Public servants are leaving Auckland in droves, but nobody dares speak the real reason

One of the many unfortunate consequences of Auckland’s grossly over-priced housing is the barrier it presents to people moving to the city.

New Zealanders in other parts of the country have to lower their sights considerably to sell their house and buy one in Auckland.

Conversely, Aucklanders will be wary of moving to another centre unless they can afford to keep their Auckland property.

There is logic, therefore, in a proposal from Auckland school principals, which we reported last Sunday, to pay teachers a premium to work in the city.

A survey of 157 principals found a third were confident they could make appropriate appointments to vacancies in their schools.

The reason was not just the difficulty of finding enough teachers willing to move to Auckland but of keeping those who were here.

Those saving for a house could buy one much sooner if they moved out of Auckland.

If they owned a modest house in Auckland it was tempting to sell up and buy something better in a smaller town for the same price. In three of the surveyed primary schools, there were no less than 28 vacancies at the start of this month to replace teachers who had resigned.

The highest turnover is in schools in Auckland’s areas of highest wealth and half those who resigned had left the city.

The problem is not, of course, confined to education. All sorts of employers will be finding Auckland house prices a deterrent to recruitment. But many probably already pay a premium to attract staff they need.

In the state sector it is not so easy. Pay scales are set nationally in negotiations with unions that prefer to raise all rates across the country. And it bargains with the Education Ministry, which is not convinced an Auckland margin is needed.

But teachers have a starting salary of $48,000 and the top of the scale is $78,000. They are hard put to save for a house in a city where the average valuation is now $918,000. Hospital staff and many other public employees must be in a similar bind.

Private enterprise has solved this problem.  People in Nelson are paid “sunshine wages”.  They are underpaid because companies know that people want to live there badly enough they’ll take less money.  On the other side, Auckland pays more because people wouldn’t choose to live there if it wasn’t for the extra money they make.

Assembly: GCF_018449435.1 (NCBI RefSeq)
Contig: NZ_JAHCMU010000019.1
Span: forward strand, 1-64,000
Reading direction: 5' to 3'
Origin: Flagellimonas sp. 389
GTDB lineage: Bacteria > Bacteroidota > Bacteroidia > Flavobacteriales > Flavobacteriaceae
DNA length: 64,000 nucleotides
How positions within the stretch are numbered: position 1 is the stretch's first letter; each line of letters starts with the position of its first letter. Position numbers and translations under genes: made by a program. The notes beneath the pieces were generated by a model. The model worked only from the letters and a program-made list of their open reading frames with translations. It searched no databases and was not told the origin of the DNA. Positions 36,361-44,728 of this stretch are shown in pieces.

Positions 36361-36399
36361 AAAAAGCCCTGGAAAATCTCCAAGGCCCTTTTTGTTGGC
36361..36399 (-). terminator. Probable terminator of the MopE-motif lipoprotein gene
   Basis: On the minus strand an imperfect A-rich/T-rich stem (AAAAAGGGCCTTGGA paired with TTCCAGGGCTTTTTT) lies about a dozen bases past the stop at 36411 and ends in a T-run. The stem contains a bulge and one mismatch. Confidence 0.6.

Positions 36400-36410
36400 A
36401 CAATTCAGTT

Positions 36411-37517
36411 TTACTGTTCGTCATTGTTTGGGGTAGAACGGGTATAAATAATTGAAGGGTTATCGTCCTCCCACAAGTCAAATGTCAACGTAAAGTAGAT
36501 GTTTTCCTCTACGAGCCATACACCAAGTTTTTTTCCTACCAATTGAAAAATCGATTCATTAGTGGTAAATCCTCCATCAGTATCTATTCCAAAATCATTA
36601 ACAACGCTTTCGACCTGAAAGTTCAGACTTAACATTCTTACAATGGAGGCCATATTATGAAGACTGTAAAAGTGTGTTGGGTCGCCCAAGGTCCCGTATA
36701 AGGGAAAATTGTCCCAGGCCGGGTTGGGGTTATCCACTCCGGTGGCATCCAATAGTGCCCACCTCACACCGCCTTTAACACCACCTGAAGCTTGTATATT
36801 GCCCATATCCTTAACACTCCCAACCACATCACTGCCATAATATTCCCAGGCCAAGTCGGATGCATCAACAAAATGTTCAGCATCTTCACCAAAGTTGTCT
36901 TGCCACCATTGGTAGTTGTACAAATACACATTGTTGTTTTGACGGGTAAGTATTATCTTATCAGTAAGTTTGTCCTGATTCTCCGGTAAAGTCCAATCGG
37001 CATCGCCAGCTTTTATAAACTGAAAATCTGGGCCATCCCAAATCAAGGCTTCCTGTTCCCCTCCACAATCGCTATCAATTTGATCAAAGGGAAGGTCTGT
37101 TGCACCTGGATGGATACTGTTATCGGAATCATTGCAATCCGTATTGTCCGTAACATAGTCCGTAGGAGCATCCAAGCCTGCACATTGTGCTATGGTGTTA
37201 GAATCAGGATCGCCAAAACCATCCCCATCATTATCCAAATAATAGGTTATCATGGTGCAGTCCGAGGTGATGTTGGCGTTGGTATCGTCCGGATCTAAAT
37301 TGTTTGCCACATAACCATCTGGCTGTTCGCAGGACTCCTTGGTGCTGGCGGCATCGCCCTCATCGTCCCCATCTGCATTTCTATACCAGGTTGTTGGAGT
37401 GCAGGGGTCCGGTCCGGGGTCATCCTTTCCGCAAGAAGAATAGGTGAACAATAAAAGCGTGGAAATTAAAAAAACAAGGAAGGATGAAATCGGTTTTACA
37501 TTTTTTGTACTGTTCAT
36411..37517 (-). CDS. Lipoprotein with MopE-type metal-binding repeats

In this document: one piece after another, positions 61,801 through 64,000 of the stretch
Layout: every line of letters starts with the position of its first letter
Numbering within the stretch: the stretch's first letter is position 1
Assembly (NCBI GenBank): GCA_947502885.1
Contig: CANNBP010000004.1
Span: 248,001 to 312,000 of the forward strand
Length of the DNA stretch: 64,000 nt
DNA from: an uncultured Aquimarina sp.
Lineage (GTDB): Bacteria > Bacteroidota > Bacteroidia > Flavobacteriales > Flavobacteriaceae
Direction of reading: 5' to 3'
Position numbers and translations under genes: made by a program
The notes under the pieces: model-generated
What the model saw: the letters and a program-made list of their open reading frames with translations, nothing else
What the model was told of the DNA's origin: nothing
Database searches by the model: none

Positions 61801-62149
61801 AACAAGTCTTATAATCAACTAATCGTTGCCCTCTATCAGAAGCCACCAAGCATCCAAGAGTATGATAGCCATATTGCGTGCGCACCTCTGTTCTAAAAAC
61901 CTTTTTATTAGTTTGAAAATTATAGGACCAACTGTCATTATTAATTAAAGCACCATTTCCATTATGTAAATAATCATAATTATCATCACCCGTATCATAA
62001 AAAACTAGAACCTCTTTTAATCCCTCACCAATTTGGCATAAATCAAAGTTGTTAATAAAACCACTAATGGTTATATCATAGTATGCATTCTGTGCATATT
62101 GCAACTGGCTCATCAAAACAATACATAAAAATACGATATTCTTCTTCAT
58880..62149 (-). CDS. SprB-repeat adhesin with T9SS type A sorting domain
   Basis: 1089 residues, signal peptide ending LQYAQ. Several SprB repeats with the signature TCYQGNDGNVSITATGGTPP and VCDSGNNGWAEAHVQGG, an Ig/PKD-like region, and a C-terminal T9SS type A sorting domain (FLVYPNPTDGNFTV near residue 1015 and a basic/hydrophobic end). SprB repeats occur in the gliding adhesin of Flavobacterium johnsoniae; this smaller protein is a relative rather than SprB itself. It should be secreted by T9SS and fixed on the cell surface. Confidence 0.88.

The single reason that nurses, police and teachers in Auckland are essentially $10,000-$15,000 a year worse off is because their unions believe in equality.  Everyone gets paid the same for the same job.  And it doesn’t take into account that to live in Auckland is a totally different proposition to living in Whangarei, Cambridge or Alexandra.

If unions were truly concerned about their members, they would be fighting hard to ensure that those in Auckland and other expensive areas are suitably compensated for the additional costs they have to meet by performing the exact same job in a different location.  Instead, their deep roots in egalitarianism, socialism and communism is keeping them from acting in the best interest of their members.

It is time unions start considering local contracts to address these problems.

 

– Herald on Sunday


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As much at home writing editorials as being the subject of them, Cam has won awards, including the Canon Media Award for his work on the Len Brown/Bevan Chuang story. When he’s not creating the news, he tends to be in it, with protagonists using the courts, media and social media to deliver financial as well as death threats.

They say that news is something that someone, somewhere, wants kept quiet. Cam Slater doesn’t do quiet and, as a result, he is a polarising, controversial but highly effective journalist who takes no prisoners.

He is fearless in his pursuit of a story.

Love him or loathe him, you can’t ignore him.

To read Cam’s previous articles click on his name in blue.

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